Experts say that there is a greater need for action in labour-intensive sectors such as textiles, which will ultimately result in job creation — a key objective of the scheme. 

“One of the major problems of the scheme is that labour-intensive sectors such as textiles have not made as much progress as they should have. High-tech sectors are getting incentives–automobile, pharma, IT… In fact the automobile sector is shedding jobs because of new technology coming in,” Biswajit Dhar, trade expert and former professor at Jawaharlal Nehru University said.

Madan Sabnavis, chief economist at Bank of Baroda, said that the kind of investment and output that the government is eyeing can only cater to the interest of the larger companies, as smaller companies may not be able to invest a large amount.

“Another challenge is how the government will evaluate the performance of the companies making investments. From next year onwards, there will be more clarity on how many companies have passed the test of a certain amount of investment as well as incremental output,” Sabnavis said.

PLI Frontrunners

PLI  for mobile manufacturing has seen the maximum progress till now, resulting in greater export of the product. Mobile exports crossed $11 billion during FY23, as compared to $5.48 billion during the same period a year earlier.

However, the PLI scheme for IT hardware such as laptops, tablets, desktops and servers has not been able to attract a lot of investments. As of June 2022, investments stood at Rs 123 crore, far less than the government’s target of Rs 2,500 crore. 

Experts believe that the rapid growth of the smartphone PLI scheme is a reflection of underlying demand. “The fundamental reason behind the success of this PLI scheme is that smartphones as a category has grown both from a domestic and global market perspective. 5G has further fuelled the growth of handsets. Because the sector was growing and there was a huge domestic demand, the PLIs, combined with state-level subsidies and improved infrastructure, made it far more lucrative for companies to start manufacturing here,” said Manpreet Singh Ahuja, chief digital officer, PwC India.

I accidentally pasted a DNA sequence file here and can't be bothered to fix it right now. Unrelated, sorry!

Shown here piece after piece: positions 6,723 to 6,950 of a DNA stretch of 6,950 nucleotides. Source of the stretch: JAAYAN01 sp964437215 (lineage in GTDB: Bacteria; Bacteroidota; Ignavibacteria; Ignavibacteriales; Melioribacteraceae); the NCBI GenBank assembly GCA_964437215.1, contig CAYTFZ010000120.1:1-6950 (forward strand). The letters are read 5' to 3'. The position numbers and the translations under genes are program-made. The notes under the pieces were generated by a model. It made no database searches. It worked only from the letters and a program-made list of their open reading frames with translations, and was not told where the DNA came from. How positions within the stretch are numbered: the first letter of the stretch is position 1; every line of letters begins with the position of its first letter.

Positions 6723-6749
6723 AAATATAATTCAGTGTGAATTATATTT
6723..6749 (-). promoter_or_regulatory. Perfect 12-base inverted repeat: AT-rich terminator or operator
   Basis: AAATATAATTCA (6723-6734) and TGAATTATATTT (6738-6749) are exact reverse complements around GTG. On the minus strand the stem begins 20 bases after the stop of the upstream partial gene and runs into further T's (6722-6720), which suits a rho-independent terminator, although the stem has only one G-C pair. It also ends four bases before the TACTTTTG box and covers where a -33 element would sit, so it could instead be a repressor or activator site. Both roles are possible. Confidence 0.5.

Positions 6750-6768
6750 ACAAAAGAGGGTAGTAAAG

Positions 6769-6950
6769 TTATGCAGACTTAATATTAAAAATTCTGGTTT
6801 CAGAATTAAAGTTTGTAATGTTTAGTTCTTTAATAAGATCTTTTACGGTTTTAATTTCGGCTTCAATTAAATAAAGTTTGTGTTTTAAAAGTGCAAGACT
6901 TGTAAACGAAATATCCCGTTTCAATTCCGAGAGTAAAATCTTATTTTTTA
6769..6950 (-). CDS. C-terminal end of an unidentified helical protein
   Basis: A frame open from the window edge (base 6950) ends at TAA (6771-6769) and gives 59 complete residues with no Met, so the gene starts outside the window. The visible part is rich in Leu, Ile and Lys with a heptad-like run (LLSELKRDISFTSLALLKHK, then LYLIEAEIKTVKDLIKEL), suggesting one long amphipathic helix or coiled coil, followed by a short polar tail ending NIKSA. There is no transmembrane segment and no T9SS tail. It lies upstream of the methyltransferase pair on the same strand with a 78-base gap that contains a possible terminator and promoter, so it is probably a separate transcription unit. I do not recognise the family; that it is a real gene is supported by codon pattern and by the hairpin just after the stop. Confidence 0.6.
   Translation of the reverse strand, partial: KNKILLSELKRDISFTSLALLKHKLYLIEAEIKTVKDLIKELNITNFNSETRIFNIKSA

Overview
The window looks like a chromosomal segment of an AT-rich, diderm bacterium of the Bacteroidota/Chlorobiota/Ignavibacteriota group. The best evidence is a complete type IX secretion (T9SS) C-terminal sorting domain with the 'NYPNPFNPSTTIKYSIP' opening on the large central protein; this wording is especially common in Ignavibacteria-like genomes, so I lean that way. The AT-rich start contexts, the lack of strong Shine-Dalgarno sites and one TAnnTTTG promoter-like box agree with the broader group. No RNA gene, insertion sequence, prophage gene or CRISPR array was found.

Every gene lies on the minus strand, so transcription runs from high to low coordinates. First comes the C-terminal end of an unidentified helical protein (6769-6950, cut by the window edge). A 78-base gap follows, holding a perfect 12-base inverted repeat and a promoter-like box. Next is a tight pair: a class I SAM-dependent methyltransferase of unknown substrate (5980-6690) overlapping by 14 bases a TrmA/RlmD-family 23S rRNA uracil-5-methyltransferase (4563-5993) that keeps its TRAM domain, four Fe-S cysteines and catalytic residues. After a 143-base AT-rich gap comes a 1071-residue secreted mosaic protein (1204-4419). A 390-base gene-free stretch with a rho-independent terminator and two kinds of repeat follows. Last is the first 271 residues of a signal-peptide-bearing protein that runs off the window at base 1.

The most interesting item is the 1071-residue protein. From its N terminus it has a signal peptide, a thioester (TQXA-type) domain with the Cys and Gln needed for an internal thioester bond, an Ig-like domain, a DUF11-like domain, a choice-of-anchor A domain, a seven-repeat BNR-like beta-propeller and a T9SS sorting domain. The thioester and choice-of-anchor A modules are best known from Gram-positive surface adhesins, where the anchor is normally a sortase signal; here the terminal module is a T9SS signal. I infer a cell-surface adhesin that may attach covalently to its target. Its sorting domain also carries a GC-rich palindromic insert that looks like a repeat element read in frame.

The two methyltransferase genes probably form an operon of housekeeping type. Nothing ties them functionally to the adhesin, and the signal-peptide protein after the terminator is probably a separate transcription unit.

Ahuja added that the oversupply of PCs after an unprecedented demand boom during the pandemic has created a glut, but that the IT hardware PLI scheme may see an uptick once the macroeconomic cycle turns back for the PC market, which may take a couple of years.

Another PLI scheme that is picking up is for bulk drugs, which aims to reduce the dependence on Chinese imports.

Deepak Jotwani, senior analyst, ICRA, said that Aurobindo Pharma’s investment would roughly account for 55-60 per cent of the total capex lined up under the first phase of the PLI for APIs (application programming interface). “Around Rs 6,000 crore capex is estimated in the first PLI scheme starting from FY21 to FY24. Not much information is available on how much has been invested so far, but the broad sense is that things are progressing in the right direction.”

Jotwani also added that through the API PLI scheme, India’s dependence on Chinese imports should reduce by 25-30 per cent in the next 4-5 years.